Second, the Foundation has been implementing their knowledge transfer system to provide a website to promote innovation, enhance best practices, and build online communities of practice for those interested in the Foundation's core competencies. Through the knowledge transfer system, online communities of interest and practice will be established to have online chats and threaded discussions on key issues.

Third, a Knowledge Initiative Advisory Committee (KIAC) has been established that consists of policymakers, practitioners, academics, and private industry leaders in the Foundation's field. The KIAC meets on a periodic basis to provide guidance towards building the Knowledge Initiative at the Foundation. Focus groups have also been conducted nationwide to gather input from prospective users of the Knowledge Initiative's programs and services. This feedback is instrumental in shaping the knowledge transfer system and the Knowledge Initiative programs.

Fourth, the Foundation has been making active use of its intranet to communicate and share information and knowledge internally. Strategic plans, annual plans, expertise locator (the Foundation's "find anyone"), and a myriad of other materials are available on the intranet. Questions can also be posed over the intranet or bulletin boards in order to exchange and discuss information and knowledge and help build internal communities of practice.

Fifth, the Foundation continues to reach out to its constituencies in developing a collaborative knowledge base in its core competencies. Through its active and well-funded research grants program, the Foundation has developed a vast resource for creating knowledge in its field. Additionally, the Foundation has a number of initiatives, like the University-Community Partnership Initiative, that stimulate ideas and knowledge exchanges between various organizations interested in the housing field. Also, the Foundation publishes journals that serve as important scholarly outlets for generating new knowledge in the Foundation's field.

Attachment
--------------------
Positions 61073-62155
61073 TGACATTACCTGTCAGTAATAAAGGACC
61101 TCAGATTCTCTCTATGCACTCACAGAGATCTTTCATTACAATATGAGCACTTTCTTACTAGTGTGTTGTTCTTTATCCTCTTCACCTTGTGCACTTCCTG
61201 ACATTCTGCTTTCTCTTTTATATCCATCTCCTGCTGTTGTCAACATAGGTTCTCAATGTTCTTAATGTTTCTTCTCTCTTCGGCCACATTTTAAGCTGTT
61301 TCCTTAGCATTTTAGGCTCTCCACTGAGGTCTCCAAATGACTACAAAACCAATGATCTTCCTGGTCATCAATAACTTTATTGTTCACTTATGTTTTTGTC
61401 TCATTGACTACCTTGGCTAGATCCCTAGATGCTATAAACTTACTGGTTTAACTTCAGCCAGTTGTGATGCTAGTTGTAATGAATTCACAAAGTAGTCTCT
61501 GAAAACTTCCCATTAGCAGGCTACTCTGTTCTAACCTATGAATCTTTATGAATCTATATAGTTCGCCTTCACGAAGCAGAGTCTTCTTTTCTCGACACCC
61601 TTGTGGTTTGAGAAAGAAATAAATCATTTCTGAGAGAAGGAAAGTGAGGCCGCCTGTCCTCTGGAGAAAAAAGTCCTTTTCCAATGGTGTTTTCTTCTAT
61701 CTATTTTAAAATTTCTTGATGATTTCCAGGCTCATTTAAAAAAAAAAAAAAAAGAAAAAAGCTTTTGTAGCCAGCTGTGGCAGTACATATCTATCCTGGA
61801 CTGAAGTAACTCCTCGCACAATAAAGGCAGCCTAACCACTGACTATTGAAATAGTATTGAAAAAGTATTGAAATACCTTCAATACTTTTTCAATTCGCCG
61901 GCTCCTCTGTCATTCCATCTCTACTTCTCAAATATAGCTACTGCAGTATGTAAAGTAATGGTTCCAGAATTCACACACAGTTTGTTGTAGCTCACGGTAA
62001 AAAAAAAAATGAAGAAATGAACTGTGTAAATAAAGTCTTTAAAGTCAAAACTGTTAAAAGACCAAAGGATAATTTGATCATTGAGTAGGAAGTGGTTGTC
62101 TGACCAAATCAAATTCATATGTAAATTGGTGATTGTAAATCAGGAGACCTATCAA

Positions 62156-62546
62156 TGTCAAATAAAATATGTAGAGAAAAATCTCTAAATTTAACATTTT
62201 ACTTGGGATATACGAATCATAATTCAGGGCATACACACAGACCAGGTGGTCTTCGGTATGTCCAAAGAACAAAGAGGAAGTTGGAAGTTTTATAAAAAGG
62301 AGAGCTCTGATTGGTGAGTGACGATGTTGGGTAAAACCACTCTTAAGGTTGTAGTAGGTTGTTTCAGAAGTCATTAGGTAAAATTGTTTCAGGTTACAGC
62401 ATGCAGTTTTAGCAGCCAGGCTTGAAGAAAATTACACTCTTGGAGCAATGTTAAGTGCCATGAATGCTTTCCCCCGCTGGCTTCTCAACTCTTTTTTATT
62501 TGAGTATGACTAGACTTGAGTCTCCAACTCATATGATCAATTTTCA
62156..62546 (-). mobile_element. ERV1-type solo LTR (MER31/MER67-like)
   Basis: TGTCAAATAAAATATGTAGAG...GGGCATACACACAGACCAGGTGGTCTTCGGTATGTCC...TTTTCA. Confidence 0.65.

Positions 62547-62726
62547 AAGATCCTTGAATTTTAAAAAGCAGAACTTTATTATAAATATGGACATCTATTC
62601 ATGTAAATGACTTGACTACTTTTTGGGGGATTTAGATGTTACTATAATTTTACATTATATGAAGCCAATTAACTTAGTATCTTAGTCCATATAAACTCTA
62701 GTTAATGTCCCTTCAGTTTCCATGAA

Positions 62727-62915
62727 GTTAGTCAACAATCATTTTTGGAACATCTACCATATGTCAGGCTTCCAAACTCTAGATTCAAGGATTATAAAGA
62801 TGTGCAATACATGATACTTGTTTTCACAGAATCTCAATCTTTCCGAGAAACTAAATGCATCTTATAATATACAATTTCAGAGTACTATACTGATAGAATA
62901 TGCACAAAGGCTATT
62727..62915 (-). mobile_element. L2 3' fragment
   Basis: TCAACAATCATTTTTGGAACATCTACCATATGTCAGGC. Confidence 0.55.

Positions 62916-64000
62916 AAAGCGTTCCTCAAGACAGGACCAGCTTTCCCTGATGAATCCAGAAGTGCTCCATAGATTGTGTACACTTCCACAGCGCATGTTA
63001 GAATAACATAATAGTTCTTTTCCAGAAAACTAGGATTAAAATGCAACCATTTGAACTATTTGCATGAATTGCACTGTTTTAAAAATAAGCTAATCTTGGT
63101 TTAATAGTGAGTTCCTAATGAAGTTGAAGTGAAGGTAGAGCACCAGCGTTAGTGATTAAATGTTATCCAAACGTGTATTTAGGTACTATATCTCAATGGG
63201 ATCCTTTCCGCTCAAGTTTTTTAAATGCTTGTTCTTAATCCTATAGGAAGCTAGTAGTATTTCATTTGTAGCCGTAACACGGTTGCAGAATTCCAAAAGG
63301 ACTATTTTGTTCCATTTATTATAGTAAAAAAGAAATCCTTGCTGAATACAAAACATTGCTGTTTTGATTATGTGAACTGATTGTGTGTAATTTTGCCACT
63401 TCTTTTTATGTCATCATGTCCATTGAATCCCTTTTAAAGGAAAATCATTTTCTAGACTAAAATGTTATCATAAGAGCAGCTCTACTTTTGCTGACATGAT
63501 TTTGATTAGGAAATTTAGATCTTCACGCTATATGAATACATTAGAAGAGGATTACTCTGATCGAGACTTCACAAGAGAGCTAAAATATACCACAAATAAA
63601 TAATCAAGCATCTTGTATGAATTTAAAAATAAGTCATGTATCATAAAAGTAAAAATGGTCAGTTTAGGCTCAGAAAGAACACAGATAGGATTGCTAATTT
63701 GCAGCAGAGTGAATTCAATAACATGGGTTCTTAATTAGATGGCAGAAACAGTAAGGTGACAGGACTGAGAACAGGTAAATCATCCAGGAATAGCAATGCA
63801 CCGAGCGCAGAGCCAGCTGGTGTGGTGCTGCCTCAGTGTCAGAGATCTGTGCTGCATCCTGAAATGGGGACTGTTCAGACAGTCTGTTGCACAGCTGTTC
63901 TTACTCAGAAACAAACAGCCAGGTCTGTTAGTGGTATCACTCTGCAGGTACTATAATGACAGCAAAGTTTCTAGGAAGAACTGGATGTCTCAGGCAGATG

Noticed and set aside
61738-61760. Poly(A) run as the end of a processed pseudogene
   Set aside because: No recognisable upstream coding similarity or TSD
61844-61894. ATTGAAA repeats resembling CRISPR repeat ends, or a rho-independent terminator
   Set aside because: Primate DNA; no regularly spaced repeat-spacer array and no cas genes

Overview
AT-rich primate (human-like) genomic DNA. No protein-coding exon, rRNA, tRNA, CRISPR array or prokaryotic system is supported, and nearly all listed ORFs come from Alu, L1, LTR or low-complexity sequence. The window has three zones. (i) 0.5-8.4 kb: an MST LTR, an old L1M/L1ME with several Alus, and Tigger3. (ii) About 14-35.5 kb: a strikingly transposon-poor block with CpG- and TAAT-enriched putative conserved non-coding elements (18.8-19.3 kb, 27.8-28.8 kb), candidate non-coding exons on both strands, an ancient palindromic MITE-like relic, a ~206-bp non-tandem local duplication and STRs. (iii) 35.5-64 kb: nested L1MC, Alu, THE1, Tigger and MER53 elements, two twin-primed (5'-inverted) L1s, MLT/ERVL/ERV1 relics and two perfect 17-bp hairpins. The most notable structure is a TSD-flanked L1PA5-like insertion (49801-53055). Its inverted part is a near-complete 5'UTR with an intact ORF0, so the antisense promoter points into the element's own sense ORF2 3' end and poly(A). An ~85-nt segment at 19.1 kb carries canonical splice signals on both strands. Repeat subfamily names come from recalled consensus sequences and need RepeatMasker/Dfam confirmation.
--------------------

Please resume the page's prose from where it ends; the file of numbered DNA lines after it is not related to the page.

Sixth, the Foundation is using a myriad of other knowledge sharing techniques to reach out to its constituents. Some of these methods include the Leadership and Knowledge Network, the Knowledge Initiative Speaker Series, online training and education, online consumer outreach network, and an e-grants strategy for online submission, review, and approval of grants electronically. Additionally, the Foundation is providing leadership for creating knowledge links within the Foundation's network of partnerships and structuring research affiliations so as to maximize the Foundation's innovative "virtual think tank" operating style. This is extending the Foundation's knowledge partnerships with universities and think tanks in the field.

Last, the Foundation has been working with knowledge management consultants to help build a conceptual model for knowledge management, develop a knowledge taxonomy for the industry, and assist in the development of the Foundation's knowledge management strategy and online communities.

Addressing the Human Capital Crisis in the Federal Government. A Knowledge Management Perspective
Addressing the Human Capital Crisis in the Federal Government: A Knowledge Management Perspective
ISBN: 0750677139
EAN: 2147483647
Year: 2003
Pages: 89
Authors: Jay Liebowitz © 2008-2017.